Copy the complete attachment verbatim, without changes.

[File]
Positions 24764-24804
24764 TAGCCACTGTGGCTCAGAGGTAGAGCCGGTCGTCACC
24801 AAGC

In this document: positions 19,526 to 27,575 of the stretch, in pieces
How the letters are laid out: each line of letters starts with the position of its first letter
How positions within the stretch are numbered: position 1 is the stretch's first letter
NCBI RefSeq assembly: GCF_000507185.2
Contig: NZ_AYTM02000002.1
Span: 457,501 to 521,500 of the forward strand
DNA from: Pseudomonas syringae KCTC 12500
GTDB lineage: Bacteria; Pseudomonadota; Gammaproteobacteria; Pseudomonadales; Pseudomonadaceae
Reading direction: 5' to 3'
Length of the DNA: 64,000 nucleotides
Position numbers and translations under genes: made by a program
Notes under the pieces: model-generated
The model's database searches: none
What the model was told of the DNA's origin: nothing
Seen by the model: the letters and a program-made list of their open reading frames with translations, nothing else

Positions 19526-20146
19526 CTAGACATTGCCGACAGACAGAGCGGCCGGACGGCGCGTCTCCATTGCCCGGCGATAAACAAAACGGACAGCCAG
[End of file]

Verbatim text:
Positions 24764-24804
24764 TAGCCACTGTGGCTCAGAGGTAGAGCCGGTCGTCACC
24801 AAGC

In this document: positions 19,526 to 27,575 of the stretch, in pieces
How the letters are laid out: each line of letters starts with the position of its first letter
How positions within the stretch are numbered: position 1 is the stretch's first letter
NCBI RefSeq assembly: GCF_000507185.2
Contig: NZ_AYTM02000002.1
Span: 457,501 to 521,500 of the forward strand
DNA from: Pseudomonas syringae KCTC 12500
GTDB lineage: Bacteria; Pseudomonadota; Gammaproteobacteria; Pseudomonadales; Pseudomonadaceae
Reading direction: 5' to 3'
Length of the DNA: 64,000 nucleotides
Position numbers and translations under genes: made by a program
Notes under the pieces: model-generated
The model's database searches: none
What the model was told of the DNA's origin: nothing
Seen by the model: the letters and a program-made list of their open reading frames with translations, nothing else

Positions 19526-20146
19526 CTAGACATTGCCGACAGACAGAGCGGCCGGACGGCGCGTCTCCATTGCCCGGCGATAAACAAAACGGACAGCCAG